A massive earthquake that struck off the Japanese coast Saturday evening does not appear to pose a tsunami threat, but it rattled dwellers in Tokyo and others in the Pacific Rim, where seismic activity has been more jumpy than usual recently.
The U.S. Geological Survey reported the quake was of 7.8 magnitude and said it struck about 543 miles south of Tokyo in the Pacific Ocean, near Japan’s Ogasawara Islands. The Pacific Tsunami Warning Center said the earthquake had a magnitude of 8.5 and was at a deep depth of 696 kilometres, or 432 miles.
“There is no tsunami threat because the earthquake is located too deep inside the earth,” said the warning center, a division of the NOAA’s National Weather Service.
Tokyo residents were quick to note on Twitter that, had the quake been at more shallow depth, it could have generated a tsunami possibly worse that the one that struck Japan in 2011, killing more than 15,000 people and triggering a nuclear power disaster.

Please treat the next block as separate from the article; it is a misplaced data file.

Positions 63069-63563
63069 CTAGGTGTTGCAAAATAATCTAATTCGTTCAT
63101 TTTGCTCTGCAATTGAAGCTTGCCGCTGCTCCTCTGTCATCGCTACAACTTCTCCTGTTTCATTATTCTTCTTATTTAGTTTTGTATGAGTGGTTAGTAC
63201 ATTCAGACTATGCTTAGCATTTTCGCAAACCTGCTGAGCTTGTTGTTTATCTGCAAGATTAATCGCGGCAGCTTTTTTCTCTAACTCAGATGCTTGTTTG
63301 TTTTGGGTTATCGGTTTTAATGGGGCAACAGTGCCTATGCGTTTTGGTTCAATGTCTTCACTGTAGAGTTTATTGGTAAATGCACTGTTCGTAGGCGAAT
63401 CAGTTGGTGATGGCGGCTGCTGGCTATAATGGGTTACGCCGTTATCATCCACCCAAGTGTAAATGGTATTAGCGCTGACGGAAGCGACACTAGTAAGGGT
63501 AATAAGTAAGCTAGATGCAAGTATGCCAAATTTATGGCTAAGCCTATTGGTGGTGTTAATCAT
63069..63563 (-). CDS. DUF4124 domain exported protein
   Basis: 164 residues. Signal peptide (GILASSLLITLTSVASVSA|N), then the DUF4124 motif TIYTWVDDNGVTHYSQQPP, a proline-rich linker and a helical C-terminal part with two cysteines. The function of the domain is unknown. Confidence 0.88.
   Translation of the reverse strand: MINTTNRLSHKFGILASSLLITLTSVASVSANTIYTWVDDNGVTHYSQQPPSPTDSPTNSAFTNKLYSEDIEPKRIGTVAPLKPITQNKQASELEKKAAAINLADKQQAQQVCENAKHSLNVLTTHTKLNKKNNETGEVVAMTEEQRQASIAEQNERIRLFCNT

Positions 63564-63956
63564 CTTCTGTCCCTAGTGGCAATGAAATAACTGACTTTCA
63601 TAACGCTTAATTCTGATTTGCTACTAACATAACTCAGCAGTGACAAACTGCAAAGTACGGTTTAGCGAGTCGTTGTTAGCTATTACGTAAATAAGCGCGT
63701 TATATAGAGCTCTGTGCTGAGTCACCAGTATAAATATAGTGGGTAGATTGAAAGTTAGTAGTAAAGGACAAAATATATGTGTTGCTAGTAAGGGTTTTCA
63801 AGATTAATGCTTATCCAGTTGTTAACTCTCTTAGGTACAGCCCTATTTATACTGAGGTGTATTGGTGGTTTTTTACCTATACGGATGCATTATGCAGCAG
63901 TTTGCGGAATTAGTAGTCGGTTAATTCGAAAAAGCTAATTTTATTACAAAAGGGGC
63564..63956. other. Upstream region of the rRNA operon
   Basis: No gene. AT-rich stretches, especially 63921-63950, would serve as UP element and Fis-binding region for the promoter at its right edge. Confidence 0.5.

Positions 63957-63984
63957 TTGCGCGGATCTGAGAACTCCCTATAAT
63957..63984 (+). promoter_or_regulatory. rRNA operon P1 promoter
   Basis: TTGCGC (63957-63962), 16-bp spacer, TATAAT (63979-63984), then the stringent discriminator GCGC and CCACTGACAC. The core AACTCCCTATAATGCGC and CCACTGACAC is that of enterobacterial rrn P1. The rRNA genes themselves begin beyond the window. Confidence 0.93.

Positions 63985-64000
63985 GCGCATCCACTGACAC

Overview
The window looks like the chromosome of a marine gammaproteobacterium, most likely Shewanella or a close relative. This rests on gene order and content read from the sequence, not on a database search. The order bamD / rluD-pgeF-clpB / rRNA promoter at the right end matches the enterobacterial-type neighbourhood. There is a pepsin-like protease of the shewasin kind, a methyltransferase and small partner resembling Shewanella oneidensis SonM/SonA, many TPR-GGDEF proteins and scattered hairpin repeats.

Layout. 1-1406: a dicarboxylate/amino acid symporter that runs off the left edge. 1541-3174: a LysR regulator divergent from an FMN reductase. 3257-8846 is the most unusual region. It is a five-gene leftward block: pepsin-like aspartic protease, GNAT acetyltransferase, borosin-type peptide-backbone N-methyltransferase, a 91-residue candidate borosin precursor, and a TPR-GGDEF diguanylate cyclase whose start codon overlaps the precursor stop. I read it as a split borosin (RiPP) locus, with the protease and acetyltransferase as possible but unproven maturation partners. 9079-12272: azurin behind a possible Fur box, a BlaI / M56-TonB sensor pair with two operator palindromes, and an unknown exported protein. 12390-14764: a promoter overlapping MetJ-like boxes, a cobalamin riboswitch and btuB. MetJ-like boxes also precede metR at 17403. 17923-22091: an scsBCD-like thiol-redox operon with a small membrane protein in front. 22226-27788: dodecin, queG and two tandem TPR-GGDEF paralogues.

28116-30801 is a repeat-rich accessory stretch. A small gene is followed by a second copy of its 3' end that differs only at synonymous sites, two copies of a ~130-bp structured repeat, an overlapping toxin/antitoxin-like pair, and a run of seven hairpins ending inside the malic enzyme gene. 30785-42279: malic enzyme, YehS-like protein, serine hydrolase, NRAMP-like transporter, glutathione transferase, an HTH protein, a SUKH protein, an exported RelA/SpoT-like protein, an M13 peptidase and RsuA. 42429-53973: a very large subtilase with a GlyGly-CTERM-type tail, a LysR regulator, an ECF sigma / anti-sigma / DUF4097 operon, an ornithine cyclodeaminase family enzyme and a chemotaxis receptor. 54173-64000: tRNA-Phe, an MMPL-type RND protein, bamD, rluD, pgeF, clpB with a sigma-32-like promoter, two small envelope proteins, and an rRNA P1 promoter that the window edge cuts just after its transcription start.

As it was, Saturday’s quake caused buildings to sway in Tokyo but it only caused minor damage in shops and private homes. Still, many Japanese residents were rattled, partly because of memories of 2011 but also because of a volcano that erupted in the far southern part of Japan on Friday.
“That #earthquake was M8.5 at 590 km depth,” tweeted Mathew Salter, a science publisher based in Tokyo, quoting initial estimates of the tremblor’s depth. “Much shallower and we’d all be dead.”
Friday’s volcano eruption on the island of Kuchinoerabu launched a column of ash high into the air and prompted authorities to order evacuations. There were no reports of injuries but it served as yet another reminder that Japan, the world’s third largest economy, sits amid a particularly active portion of the Pacific Rim’s “ring of fire.”
On Thursday night, a 6.7-magnitude earthquake struck off the coast of the Alaska peninsula at a depth of 35 miles. The quake was felt throughout southwest and south central Alaska but, as forecasters predicted within minutes, it did not trigger a tsunami.